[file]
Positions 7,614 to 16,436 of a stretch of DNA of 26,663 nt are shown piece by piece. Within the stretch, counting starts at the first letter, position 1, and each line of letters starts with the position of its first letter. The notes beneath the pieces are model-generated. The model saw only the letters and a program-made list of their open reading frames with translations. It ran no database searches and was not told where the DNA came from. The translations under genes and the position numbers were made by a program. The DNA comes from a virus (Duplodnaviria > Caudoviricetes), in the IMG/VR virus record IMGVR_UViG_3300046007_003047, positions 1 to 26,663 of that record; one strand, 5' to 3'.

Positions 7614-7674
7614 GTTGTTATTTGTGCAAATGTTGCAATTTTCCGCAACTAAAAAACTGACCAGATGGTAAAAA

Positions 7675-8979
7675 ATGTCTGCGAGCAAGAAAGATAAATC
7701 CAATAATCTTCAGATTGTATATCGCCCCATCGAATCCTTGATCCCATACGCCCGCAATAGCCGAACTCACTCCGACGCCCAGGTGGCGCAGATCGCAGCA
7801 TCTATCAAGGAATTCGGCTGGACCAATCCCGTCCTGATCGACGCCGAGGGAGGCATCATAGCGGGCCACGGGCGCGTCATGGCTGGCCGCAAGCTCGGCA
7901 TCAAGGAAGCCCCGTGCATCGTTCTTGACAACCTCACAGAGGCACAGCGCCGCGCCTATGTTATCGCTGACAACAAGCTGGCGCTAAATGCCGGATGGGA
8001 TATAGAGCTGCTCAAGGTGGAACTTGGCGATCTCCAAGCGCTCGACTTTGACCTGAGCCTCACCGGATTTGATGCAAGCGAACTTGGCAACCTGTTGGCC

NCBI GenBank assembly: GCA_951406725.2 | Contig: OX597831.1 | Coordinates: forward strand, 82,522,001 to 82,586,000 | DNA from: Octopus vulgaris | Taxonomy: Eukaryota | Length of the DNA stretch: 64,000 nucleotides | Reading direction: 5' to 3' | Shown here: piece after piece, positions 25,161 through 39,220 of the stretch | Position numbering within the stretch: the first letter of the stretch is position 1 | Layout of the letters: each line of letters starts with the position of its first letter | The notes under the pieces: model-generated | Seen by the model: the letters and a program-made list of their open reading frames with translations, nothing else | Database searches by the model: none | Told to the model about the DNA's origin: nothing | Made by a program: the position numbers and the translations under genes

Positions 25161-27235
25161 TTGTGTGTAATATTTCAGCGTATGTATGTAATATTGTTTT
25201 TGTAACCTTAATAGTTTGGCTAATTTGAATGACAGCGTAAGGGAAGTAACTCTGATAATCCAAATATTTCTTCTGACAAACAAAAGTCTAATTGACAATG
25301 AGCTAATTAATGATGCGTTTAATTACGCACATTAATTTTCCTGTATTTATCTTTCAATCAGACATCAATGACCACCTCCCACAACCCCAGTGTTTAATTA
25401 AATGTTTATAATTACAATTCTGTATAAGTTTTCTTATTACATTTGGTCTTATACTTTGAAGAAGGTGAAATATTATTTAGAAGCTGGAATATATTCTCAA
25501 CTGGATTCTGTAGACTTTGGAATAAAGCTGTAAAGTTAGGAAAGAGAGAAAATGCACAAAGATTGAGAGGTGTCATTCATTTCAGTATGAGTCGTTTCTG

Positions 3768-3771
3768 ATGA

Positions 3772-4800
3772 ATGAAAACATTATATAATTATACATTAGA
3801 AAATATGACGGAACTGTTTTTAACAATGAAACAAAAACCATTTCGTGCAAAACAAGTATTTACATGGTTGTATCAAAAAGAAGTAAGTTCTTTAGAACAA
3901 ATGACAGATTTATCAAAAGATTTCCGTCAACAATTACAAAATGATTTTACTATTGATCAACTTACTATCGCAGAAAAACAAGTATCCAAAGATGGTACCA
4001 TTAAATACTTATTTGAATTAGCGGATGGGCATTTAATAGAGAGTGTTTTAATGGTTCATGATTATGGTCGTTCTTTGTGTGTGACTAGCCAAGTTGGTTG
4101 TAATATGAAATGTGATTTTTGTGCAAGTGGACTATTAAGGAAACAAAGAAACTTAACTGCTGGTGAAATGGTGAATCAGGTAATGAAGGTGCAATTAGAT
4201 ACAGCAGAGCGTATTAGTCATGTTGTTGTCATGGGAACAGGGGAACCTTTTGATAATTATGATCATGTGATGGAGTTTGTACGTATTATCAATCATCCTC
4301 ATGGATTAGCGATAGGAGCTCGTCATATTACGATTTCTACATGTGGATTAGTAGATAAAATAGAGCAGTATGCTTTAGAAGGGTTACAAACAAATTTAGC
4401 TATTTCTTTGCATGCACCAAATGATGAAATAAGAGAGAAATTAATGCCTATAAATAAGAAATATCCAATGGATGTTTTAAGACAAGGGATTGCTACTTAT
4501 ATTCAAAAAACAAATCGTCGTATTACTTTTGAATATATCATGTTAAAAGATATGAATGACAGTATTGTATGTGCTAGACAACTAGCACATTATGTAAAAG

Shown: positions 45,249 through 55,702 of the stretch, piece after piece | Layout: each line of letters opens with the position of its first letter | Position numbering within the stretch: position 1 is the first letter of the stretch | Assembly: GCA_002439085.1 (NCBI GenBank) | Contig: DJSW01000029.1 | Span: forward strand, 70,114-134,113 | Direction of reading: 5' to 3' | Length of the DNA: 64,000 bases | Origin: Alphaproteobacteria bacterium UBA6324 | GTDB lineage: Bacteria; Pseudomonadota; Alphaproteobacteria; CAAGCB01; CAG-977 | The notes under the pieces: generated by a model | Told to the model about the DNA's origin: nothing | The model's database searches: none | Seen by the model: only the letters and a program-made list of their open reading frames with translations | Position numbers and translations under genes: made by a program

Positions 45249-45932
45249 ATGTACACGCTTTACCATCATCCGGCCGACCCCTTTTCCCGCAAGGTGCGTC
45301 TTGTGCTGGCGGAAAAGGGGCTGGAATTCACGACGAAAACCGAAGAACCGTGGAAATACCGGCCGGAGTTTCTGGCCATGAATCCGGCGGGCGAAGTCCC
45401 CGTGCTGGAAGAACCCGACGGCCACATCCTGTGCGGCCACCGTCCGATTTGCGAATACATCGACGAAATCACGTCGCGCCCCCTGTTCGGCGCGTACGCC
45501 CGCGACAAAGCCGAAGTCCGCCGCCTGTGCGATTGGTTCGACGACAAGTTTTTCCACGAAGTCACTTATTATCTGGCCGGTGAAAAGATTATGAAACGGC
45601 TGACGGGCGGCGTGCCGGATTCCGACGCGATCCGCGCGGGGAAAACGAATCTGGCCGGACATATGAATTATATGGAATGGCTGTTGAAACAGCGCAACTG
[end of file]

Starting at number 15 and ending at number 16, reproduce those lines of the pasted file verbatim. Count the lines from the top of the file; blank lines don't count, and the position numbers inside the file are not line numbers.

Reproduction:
25401 AATGTTTATAATTACAATTCTGTATAAGTTTTCTTATTACATTTGGTCTTATACTTTGAAGAAGGTGAAATATTATTTAGAAGCTGGAATATATTCTCAA
25501 CTGGATTCTGTAGACTTTGGAATAAAGCTGTAAAGTTAGGAAAGAGAGAAAATGCACAAAGATTGAGAGGTGTCATTCATTTCAGTATGAGTCGTTTCTG